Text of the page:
Love in full bloom

Togetherness remains precious
By  Pamela  H.  Sacks

Alfred Cotton has given his wife, Claire, a dozen red roses on every Valentine’s Day since 1934.

That’s 73 years of roses, and his wife fully expects that his record will remain unbroken as of today.

“If I don’t get them, you’ll hear about it all over this place,” Mrs. Cotton declared as she, her husband and their son, Alfred Jr., broke into laughter.

In October, Mr. Cotton, 95, moved from an assisted-living facility into University Commons, the UMass Memorial Medical Center nursing home. Two months later, after University Commons renovated a room to accommodate them both, Mrs. Cotton, 92, joined her husband. She arrived just in time for the holidays.

The Cottons had not lived apart since their marriage in 1937, and the separation was painful. She would find a ride to University Commons seven days a week to visit her husband.

Mr. Cotton would come downstairs with his wife when she departed and remain on the sidewalk outside the front door, staring at the van that transported her until it was out of sight, said James V. Divver, the administrator of University Commons.

“I dreaded the time she would leave every day,” Mr. Cotton said.

The Cottons fell in love when she was 18 and he was 21. They married three years later, and neither has ever had eyes for anyone else. Both were born and raised in Athol, and both seem to exemplify down-to-earth Yankee values. When asked the secret of their successful marriage, they each considered for a moment.

“From the beginning, I think we both understood and appreciated each other,” Mr. Cotton said. “Both of us were not selfish. We tried to help each other and make each other a little happier.”

“I think we were both adults,” his wife added firmly. “We acted in an adult way.”

When asked how she and her husband met, Mrs. Cotton laughed.

“I hate to tell you,” she said. “It was a drive-by.”

She was scurrying along, tardy in getting to her job as a secretary at the Athol Town Hall. He was an engineering student at Dartmouth College and happened to be driving by in his 1930 yellow Chevy Roadster. He had known who she was while both were students at Athol High School.

“I asked her if she wanted a ride,” he recounted. “She said `Yes’ because she was late.”

He asked her for an evening date. They headed to a band concert in Barre. It turned out there was no concert, so they drove to Shrewsbury for ice cream and returned home. They started courting. Mr. Cotton got his bachelor’s degree and took an additional year to earn a master’s from Thayer, Dartmouth’s school of engineering.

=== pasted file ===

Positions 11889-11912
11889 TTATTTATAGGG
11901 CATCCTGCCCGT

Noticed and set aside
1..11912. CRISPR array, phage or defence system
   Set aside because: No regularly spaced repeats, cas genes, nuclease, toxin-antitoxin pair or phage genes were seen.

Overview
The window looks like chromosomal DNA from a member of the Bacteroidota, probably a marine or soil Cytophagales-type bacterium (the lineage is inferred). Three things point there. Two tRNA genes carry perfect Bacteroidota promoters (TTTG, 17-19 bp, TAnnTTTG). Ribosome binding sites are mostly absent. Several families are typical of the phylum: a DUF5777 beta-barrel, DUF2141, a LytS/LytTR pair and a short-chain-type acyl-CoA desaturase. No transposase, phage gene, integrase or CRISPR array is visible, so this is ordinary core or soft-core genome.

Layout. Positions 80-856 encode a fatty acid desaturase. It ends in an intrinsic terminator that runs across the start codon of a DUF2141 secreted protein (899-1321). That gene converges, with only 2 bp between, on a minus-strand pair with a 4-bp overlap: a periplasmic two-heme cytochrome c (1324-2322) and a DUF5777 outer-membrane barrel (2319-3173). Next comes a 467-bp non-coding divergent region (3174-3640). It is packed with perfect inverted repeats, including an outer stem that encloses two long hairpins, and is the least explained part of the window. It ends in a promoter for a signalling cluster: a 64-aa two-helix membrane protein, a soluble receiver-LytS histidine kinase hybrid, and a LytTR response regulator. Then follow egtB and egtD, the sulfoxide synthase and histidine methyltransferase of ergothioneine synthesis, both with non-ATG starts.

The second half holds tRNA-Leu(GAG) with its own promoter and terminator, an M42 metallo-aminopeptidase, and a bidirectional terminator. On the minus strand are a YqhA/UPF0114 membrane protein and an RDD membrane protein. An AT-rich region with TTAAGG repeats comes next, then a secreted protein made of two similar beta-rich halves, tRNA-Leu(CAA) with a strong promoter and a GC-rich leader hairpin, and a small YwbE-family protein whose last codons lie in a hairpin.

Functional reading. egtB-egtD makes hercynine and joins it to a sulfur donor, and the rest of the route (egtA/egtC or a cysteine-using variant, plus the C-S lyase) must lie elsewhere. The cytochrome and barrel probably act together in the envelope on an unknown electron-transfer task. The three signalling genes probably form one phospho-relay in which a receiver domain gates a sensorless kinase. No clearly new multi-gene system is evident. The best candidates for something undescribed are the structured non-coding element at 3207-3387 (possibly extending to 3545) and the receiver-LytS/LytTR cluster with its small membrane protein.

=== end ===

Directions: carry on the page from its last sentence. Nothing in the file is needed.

Their wedding was small.

“We were married June 28. Al was born June 29,” Mrs. Cotton said with a sly grin.

“Five years later,” their son added, chiming in on the family joke with perfect timing.

Mr. Cotton took a job as an engineer and designer for the Works Progress Administration, a New Deal program that put the unemployed back to work constructing bridges, retaining walls, small buildings and cemeteries. A project at Silver Lake Cemetery in Athol, where gravestones were set in a series of tiers, drew national attention, Mr. Cotton said.

Seeking a change, Mr. Cotton worked for a while for the National Geodetic Survey. In 1940, he was recruited by U.S. Steel in Worcester. The company needed an engineer with construction experience to design and build a plant in Quinsigamond Village. Mr. Cotton oversaw the construction of one of the biggest steel and cable plants in the country, 17 acres under one roof.

The Cottons moved from Athol to Salisbury Street on Worcester’s West Side, where they lived for 41 years. It was there that they raised Al Jr., who is now director of corporate communications for Nypro Inc., and their younger son, John, who lives with his family in Pennsylvania. They have two grandchildren and five great-grandchildren.

Mr. Cotton recalled a strike in 1946 against U.S. Steel, when his wife’s Valentine roses were under threat. As a member of management, he was required to stay in the plant night and day. He called around to florists and explained the situation. Ed Berg of Berg Florists assured Mr. Cotton that he would personally deliver the flowers. When he arrived at the door, flowers in hand, Mrs. Cotton had no idea who he was.

Mr. Cotton retired from U.S. Steel in 1968 at the age of 56 to enter public life. He ran for a City Council seat, with his wife as his campaign manager. He served on the council for 12 years, from 1968 to 1980. Mrs. Cotton also acted as Al Jr.’s campaign manager when he ran for the Worcester School Committee. He won and served from 1970 to 1978.

The Cottons moved to Florida in 1984 and stayed for 15 years. He played golf, and she taught exercise in the pool at their condominium complex. They traveled the world – Morocco, Ireland, Venezuela, Hawaii. “You name it, we’ve been there,” Mrs. Cotton said. They lived in Pennsylvania for a while and then returned to Worcester.

All these years later, Mrs. Cotton knows what’s in store for her on the 74th Valentine’s Day the couple has shared.

So what can Mr. Cotton expect?

A kiss in the morning and a kiss at night. “The same thing I always do,” Mrs. Cotton said, beaming.